Interview: Jesse Boykins III
Tue, 01 Apr 2014 10:23:34
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R&B gets epic on Jesse Boykins III's new album Love Apparatus [iTunes link]. He expands the very boundaries of the genre with the right amount of soul and some very welcome classic rock grandiosity. Boykins' immense pipes fuel this ride, and he entrances with raw and real swagger. We know you're going to love it when it drops on April 22, 2014.
In this exclusive interview with ARTISTdirect.com editor in chief Rick Florino, Jesse Boykins III dissects Love Apparatus and so much more.
Where does music typically start for you?
It starts in the moment for me. Most of the time, when I'm creating and writing songs, it's therapy. Any artist who is a songwriter writes about whatever it is he or she wants to let go of. As far as things go sonically, production-wise, and being able to blend different styles with my music, it's always been in my nature as an artist to take influence from everything around me. For the past couple of years, I've been fortunate enough to be exposed to all of these different cultures, sub-cultures, and styles of music from touring and traveling as well as having friends who are DJs and playing parties with them. I've been in that environment and world and seen what that life is like. I've seen what it's like to go to a festival and play. I'm trying to infuse all of my experiences, balance them out, and still stay true to myself and maintain my integrity overall. I know it's a lot, but it's subconscious now because I've practiced it for so long. Especially with this album, I started writing Love Apparatus in 2008 and 2009. It was a conscious effort. It soon became unconscious for me to try and blend all of my influences together.
Did you always have a vision for how Love Apparatus would sound and come together? Did it crystallize more now?
I always try to come up with concepts. I'm very conceptual. The art of making an album is being watered down, in a sense. When I approach anything I'm doing that's a project, there's always a vision involved. There's some sort of start or method to the madness. With Love Apparatus, for a lot of the songs, I wrote the titles before I even wrote any lyrics. We listened to Phil Collins, old Elton John, Van Morrison, and fucking Jimi Hendrix records. Then, we went and listened to some Prince. We put ourselves in that creative space before myself and Machinedrum started working on the project. I feel like that's necessary. That's what artists used to do. It's like researching before you write a paper. It's the same concept to put yourself in that energy and state. That's how I went about making the record pretty much. I always had a vision of what it was. Once I started living life along with it, the vision began to come to fruition more clearly. It was a solid vision of ballads, love, life, and the levels of a relationship between a man and a woman as well as society and a certain person—whatever the case may be. I was able to tap in and touch those energies and express that sonically. That's what we worked at. That's why it took so long.
What does "Show Me Who You Are" mean to you?
I wrote that song when I was 25-years-old. I'm 29 now. It was around the time I was reading a lot of books on Kama Sutra, Tantric Sex, and all of the different levels of sexuality I wasn't really exposed to yet. I didn't really understand them, and certain people in my life were recommending I read certain things. It brought me to this understanding of a woman and what she necessarily needs, what she feels she needs, what she feels she wants, and what I could give. "Show Me Who You Are" basically means the more open you are with me, the higher levels of ecstasy we can reach. It's about being honest and true to the moment and being honest and true to the person you're deciding to be in a relationship with. In 2008, myself, Machinedrum, and Theophilus London did a song called "Aqua Militia". We only had the hook. Theophilus had a verse on it. It was only a minute long, and Machine Drum and I wanted to make it a real song. I had my band add trumpet, guitar, Rhodes, and bass to the track. We re-arranged the song, and I built around the concept of the hook. That's how the song came about, honestly.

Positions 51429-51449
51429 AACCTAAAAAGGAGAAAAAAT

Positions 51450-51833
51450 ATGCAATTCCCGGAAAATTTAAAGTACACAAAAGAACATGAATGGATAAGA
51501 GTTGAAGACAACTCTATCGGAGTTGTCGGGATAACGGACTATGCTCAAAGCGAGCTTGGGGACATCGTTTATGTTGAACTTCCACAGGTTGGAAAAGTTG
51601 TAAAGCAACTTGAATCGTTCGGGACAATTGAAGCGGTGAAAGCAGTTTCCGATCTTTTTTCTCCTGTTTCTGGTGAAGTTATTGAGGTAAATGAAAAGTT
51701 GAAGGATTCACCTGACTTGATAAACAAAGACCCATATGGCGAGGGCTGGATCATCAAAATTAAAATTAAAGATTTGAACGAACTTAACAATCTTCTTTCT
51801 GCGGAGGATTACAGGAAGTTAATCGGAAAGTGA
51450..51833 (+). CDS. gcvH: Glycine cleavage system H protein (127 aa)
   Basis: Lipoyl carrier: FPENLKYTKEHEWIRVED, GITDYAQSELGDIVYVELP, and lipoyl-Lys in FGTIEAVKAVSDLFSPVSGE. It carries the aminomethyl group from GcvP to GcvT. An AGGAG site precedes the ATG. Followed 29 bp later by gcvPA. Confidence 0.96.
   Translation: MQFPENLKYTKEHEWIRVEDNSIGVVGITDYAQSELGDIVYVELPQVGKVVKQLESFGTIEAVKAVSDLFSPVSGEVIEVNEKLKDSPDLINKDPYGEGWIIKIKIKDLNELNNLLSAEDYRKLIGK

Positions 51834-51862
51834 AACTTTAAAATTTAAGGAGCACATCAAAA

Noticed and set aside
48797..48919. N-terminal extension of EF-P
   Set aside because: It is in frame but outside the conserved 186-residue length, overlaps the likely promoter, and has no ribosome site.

What inspires you outside of music?
Like anybody else trying to gain information and understand things from a different life and perspective, I watch at least a movie a day if I can. I study films. I'll watch the same film fifty times a month. I'm a slow reader, but I do read. To understand and live something, I take my time. I read up on a lot of things as far as poetry, design, and contemporary art go. I also read up on religion and spirituality. I take it all as inspiration. If I can connect it to experiences I've had or use it to help me through other experiences, I try to take in as much creative art as possible.
If you were to compare Love Apparatus to a movie or a combination of movies, what would you compare it to?
That's a great question. Literally, I feel like it's a movie in and of itself. It's hard to give it just one film. Have you seen Leonardo DiCaprio's Romeo and Juliet? That! Have you seen Love Jones? Okay, that! Have you seen fucking Forrest Gump? That! Put those three films together [Laughs]. I think everybody has seen those. It's a gumbo of those movies.
What artists shaped you?
I go through phases. I'll be in an emotional state of my life where I can connect to an artist. I'd say Bob Marley, definitely, even lifestyle-wise and trying to make it about more than the music and about the message and life. Have a good time. That's what I'm all about. Then, there's The Beatles and John Lennon. Then there are old school blues legends like Robert Johnson. I'd also say bands like Fleetwood Mac, Pink Floyd, and Janis Joplin. A lot of people sleep on that Van Morrison album Astral Weeks, that record!
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